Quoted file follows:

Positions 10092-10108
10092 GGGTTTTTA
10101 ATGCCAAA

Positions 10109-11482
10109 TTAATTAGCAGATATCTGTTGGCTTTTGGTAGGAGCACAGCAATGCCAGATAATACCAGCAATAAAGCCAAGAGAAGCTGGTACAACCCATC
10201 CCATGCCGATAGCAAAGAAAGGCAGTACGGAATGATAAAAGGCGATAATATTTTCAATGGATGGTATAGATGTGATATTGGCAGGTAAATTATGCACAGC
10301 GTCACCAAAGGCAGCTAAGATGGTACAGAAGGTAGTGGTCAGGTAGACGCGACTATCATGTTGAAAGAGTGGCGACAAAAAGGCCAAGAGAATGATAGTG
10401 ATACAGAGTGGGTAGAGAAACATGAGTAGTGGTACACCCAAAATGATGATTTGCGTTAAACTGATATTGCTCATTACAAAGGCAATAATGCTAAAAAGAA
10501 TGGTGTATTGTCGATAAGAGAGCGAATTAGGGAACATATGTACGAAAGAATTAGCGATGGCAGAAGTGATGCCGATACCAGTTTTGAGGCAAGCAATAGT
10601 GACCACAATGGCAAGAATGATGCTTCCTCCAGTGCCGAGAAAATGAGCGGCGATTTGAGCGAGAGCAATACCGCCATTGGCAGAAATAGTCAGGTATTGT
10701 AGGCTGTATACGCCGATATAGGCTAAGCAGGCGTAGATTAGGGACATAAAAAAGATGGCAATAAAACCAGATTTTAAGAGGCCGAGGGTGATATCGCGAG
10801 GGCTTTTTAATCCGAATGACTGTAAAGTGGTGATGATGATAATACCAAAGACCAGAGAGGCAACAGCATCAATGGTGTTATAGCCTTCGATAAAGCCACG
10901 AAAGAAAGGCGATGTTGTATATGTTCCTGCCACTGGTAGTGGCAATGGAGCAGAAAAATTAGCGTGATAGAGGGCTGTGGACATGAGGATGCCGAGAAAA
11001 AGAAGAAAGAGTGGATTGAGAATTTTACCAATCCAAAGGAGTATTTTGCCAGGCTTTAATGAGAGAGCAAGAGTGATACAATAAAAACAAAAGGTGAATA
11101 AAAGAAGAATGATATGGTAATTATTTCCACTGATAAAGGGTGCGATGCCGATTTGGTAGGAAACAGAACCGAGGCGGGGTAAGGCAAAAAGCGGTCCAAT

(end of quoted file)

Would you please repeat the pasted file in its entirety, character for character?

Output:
Positions 10092-10108
10092 GGGTTTTTA
10101 ATGCCAAA

Positions 10109-11482
10109 TTAATTAGCAGATATCTGTTGGCTTTTGGTAGGAGCACAGCAATGCCAGATAATACCAGCAATAAAGCCAAGAGAAGCTGGTACAACCCATC
10201 CCATGCCGATAGCAAAGAAAGGCAGTACGGAATGATAAAAGGCGATAATATTTTCAATGGATGGTATAGATGTGATATTGGCAGGTAAATTATGCACAGC
10301 GTCACCAAAGGCAGCTAAGATGGTACAGAAGGTAGTGGTCAGGTAGACGCGACTATCATGTTGAAAGAGTGGCGACAAAAAGGCCAAGAGAATGATAGTG
10401 ATACAGAGTGGGTAGAGAAACATGAGTAGTGGTACACCCAAAATGATGATTTGCGTTAAACTGATATTGCTCATTACAAAGGCAATAATGCTAAAAAGAA
10501 TGGTGTATTGTCGATAAGAGAGCGAATTAGGGAACATATGTACGAAAGAATTAGCGATGGCAGAAGTGATGCCGATACCAGTTTTGAGGCAAGCAATAGT
10601 GACCACAATGGCAAGAATGATGCTTCCTCCAGTGCCGAGAAAATGAGCGGCGATTTGAGCGAGAGCAATACCGCCATTGGCAGAAATAGTCAGGTATTGT
10701 AGGCTGTATACGCCGATATAGGCTAAGCAGGCGTAGATTAGGGACATAAAAAAGATGGCAATAAAACCAGATTTTAAGAGGCCGAGGGTGATATCGCGAG
10801 GGCTTTTTAATCCGAATGACTGTAAAGTGGTGATGATGATAATACCAAAGACCAGAGAGGCAACAGCATCAATGGTGTTATAGCCTTCGATAAAGCCACG
10901 AAAGAAAGGCGATGTTGTATATGTTCCTGCCACTGGTAGTGGCAATGGAGCAGAAAAATTAGCGTGATAGAGGGCTGTGGACATGAGGATGCCGAGAAAA
11001 AGAAGAAAGAGTGGATTGAGAATTTTACCAATCCAAAGGAGTATTTTGCCAGGCTTTAATGAGAGAGCAAGAGTGATACAATAAAAACAAAAGGTGAATA
11101 AAAGAAGAATGATATGGTAATTATTTCCACTGATAAAGGGTGCGATGCCGATTTGGTAGGAAACAGAACCGAGGCGGGGTAAGGCAAAAAGCGGTCCAAT